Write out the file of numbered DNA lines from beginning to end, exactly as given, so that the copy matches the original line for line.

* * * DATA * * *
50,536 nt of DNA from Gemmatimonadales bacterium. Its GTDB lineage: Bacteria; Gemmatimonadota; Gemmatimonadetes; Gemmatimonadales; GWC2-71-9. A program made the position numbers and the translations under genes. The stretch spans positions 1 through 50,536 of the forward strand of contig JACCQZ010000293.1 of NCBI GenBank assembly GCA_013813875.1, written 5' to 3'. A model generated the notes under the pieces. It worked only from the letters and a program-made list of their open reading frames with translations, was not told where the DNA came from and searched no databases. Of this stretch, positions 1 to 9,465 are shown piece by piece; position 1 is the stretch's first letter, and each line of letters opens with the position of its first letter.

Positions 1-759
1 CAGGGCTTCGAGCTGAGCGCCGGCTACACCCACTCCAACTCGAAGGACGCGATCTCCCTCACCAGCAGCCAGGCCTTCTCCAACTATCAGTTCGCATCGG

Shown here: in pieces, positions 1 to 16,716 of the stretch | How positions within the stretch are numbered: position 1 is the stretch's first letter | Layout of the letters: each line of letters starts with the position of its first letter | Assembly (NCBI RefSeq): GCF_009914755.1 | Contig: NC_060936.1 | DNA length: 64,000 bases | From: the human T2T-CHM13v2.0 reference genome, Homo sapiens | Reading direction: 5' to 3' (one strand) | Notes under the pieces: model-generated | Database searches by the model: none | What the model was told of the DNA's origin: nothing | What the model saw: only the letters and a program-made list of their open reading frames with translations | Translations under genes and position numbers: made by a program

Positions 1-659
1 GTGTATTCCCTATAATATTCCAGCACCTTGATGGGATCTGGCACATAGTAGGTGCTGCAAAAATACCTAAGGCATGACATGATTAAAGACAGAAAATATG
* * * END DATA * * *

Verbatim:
50,536 nt of DNA from Gemmatimonadales bacterium. Its GTDB lineage: Bacteria; Gemmatimonadota; Gemmatimonadetes; Gemmatimonadales; GWC2-71-9. A program made the position numbers and the translations under genes. The stretch spans positions 1 through 50,536 of the forward strand of contig JACCQZ010000293.1 of NCBI GenBank assembly GCA_013813875.1, written 5' to 3'. A model generated the notes under the pieces. It worked only from the letters and a program-made list of their open reading frames with translations, was not told where the DNA came from and searched no databases. Of this stretch, positions 1 to 9,465 are shown piece by piece; position 1 is the stretch's first letter, and each line of letters opens with the position of its first letter.

Positions 1-759
1 CAGGGCTTCGAGCTGAGCGCCGGCTACACCCACTCCAACTCGAAGGACGCGATCTCCCTCACCAGCAGCCAGGCCTTCTCCAACTATCAGTTCGCATCGG

Shown here: in pieces, positions 1 to 16,716 of the stretch | How positions within the stretch are numbered: position 1 is the stretch's first letter | Layout of the letters: each line of letters starts with the position of its first letter | Assembly (NCBI RefSeq): GCF_009914755.1 | Contig: NC_060936.1 | DNA length: 64,000 bases | From: the human T2T-CHM13v2.0 reference genome, Homo sapiens | Reading direction: 5' to 3' (one strand) | Notes under the pieces: model-generated | Database searches by the model: none | What the model was told of the DNA's origin: nothing | What the model saw: only the letters and a program-made list of their open reading frames with translations | Translations under genes and position numbers: made by a program

Positions 1-659
1 GTGTATTCCCTATAATATTCCAGCACCTTGATGGGATCTGGCACATAGTAGGTGCTGCAAAAATACCTAAGGCATGACATGATTAAAGACAGAAAATATG